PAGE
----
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Cameron says UK to consider recognising Palestinian state but not everyone is buying it

Britain's foreign secretary has said that his government could recognise Palestinian statehood during diplomatic negotiations. But the UK is still 'supporting genocide', critics tell MEE
British Foreign Secretary David Cameron pictured in Istanbul on 26 January 2024 (Reuters)
By Oscar Rickett in London

British Foreign Secretary David Cameron’s suggestion that the UK is considering recognising a state of Palestine has been dismissed as “PR” and a “masterclass in mental gymnastics” by legal experts and Palestinian advocates.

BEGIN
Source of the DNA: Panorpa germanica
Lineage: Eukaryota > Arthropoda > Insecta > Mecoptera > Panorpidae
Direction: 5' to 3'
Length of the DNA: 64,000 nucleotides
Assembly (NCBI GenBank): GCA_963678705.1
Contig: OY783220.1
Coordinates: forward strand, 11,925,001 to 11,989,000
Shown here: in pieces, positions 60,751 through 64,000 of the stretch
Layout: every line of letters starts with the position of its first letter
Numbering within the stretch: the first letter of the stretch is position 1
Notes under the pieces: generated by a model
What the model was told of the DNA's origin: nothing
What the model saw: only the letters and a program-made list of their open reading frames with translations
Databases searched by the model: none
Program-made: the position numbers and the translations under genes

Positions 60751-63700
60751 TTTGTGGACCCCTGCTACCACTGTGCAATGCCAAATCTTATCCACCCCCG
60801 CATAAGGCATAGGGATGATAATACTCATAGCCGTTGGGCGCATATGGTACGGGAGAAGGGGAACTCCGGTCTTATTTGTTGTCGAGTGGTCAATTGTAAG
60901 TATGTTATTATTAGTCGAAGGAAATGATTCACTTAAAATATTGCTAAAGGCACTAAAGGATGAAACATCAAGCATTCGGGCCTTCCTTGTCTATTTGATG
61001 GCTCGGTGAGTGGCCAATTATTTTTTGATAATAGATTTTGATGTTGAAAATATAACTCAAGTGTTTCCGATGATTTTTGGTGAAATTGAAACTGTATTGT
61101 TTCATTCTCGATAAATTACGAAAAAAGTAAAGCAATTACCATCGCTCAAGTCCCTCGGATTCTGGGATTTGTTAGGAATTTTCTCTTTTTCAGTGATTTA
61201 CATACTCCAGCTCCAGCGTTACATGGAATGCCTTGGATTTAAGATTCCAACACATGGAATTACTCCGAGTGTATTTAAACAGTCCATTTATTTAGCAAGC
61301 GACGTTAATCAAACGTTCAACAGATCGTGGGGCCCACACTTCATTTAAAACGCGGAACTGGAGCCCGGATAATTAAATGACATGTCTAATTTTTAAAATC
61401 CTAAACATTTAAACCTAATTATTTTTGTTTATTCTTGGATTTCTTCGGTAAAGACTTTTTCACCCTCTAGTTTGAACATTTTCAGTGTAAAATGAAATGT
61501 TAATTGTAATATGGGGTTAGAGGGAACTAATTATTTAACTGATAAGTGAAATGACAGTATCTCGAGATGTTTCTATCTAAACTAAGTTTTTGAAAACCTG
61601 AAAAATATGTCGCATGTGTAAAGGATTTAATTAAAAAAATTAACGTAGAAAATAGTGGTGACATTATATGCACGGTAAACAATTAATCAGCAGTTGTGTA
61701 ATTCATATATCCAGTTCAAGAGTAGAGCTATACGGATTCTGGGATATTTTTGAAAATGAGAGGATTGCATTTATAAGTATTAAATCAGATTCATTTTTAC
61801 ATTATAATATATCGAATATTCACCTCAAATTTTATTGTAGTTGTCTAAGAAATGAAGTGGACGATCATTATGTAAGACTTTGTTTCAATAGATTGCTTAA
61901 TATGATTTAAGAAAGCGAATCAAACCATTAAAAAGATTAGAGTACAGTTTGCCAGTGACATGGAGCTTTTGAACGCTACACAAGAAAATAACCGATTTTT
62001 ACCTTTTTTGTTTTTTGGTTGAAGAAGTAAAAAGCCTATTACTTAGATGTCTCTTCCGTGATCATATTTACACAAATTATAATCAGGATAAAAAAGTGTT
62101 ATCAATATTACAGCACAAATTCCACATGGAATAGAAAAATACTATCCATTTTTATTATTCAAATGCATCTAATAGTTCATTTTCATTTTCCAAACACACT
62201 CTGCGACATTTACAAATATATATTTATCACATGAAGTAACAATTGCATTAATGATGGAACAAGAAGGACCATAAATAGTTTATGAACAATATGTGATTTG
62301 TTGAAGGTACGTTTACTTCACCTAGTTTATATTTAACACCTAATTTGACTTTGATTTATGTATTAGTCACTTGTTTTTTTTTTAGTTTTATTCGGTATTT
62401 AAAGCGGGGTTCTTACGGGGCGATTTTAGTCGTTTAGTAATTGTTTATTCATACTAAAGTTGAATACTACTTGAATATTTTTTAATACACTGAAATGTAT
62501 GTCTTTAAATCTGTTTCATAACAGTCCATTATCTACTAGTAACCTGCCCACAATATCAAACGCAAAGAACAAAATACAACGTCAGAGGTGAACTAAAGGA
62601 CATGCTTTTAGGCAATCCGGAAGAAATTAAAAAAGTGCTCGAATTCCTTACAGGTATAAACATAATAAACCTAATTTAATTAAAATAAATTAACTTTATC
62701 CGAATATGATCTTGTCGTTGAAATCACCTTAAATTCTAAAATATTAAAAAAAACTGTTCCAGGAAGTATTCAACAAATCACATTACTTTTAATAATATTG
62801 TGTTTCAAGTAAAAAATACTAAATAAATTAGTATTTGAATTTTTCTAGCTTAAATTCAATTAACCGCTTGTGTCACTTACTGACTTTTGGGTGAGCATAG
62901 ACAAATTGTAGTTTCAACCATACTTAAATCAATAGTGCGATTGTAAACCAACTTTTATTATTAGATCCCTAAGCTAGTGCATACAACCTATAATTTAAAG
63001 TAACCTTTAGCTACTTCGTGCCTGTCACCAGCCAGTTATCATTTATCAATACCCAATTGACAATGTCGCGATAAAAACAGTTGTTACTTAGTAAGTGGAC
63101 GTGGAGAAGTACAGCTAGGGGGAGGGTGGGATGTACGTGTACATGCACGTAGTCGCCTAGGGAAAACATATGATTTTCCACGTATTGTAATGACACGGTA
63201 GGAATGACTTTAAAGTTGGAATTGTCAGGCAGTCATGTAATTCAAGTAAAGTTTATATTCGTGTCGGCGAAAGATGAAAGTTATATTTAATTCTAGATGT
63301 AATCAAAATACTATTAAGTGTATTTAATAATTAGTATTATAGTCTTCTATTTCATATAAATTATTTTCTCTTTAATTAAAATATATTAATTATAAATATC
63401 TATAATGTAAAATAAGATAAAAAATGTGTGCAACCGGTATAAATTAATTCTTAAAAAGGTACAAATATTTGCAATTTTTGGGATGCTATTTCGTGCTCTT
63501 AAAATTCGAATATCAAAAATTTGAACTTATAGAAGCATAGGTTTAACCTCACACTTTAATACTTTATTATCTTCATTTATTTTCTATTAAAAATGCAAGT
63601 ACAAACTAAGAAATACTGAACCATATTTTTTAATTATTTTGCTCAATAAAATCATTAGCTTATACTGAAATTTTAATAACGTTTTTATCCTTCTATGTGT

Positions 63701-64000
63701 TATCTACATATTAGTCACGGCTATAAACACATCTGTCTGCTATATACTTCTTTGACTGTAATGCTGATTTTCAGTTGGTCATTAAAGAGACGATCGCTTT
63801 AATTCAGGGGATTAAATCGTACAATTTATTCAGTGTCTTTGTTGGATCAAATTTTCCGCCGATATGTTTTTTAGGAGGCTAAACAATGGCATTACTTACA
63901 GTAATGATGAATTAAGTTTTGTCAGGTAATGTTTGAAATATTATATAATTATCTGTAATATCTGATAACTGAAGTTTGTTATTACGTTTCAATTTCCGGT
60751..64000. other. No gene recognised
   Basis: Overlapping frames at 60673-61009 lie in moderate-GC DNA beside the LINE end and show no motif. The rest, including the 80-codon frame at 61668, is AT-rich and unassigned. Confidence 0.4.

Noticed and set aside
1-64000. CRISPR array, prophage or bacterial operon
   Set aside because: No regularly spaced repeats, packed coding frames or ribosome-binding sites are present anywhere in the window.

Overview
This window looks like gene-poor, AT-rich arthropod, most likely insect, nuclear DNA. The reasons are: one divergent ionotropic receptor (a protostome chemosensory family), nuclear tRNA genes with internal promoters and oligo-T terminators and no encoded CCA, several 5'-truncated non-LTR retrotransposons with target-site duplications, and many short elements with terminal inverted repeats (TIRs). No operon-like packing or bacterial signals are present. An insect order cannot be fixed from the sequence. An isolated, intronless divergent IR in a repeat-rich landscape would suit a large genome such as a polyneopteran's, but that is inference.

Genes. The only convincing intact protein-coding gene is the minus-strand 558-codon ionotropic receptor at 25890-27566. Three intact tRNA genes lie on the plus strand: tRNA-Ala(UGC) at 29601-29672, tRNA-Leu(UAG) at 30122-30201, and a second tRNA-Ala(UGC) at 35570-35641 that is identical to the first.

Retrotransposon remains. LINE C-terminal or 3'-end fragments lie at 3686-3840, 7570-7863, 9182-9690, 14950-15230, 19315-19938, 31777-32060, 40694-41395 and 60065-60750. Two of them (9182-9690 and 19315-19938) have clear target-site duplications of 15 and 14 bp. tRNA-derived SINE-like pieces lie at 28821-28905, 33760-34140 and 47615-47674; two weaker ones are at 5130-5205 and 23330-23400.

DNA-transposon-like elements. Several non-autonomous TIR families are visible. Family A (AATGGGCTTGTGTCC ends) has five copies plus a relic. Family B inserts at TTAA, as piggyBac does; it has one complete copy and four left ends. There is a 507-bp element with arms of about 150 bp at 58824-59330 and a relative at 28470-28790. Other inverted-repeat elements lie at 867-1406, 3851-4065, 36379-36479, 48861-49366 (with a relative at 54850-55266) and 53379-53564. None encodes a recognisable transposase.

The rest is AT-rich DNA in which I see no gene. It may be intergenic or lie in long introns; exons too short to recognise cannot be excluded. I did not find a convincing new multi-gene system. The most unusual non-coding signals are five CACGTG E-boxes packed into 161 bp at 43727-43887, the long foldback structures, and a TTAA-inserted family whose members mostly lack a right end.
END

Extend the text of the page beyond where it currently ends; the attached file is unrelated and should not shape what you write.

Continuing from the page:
Speaking to the Conservative Middle East Council in the House of Commons on Monday night, Cameron said that the Palestinian people would have to be shown “irreversible progress” towards a two-state solution.

“We should be starting to set out what a Palestinian state would look like - what it would comprise, how it would work,” he said.

“As that happens, we - with allies - will look at the issue of recognising a Palestinian state, including at the United Nations… That could be one of the things that helps to make this process irreversible,” Cameron told the council. 

According to the BBC, the foreign secretary suggested that formal, diplomatic recognition of a Palestinian state could be given not as part of a final peace deal, but instead during negotiations. 

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David Lammy, Labour’s shadow foreign secretary, welcomed “the government adopting Labour’s proposal to recognise the state of Palestine… Recognition should not wait for a final status agreement - it should be part of efforts to achieve one.”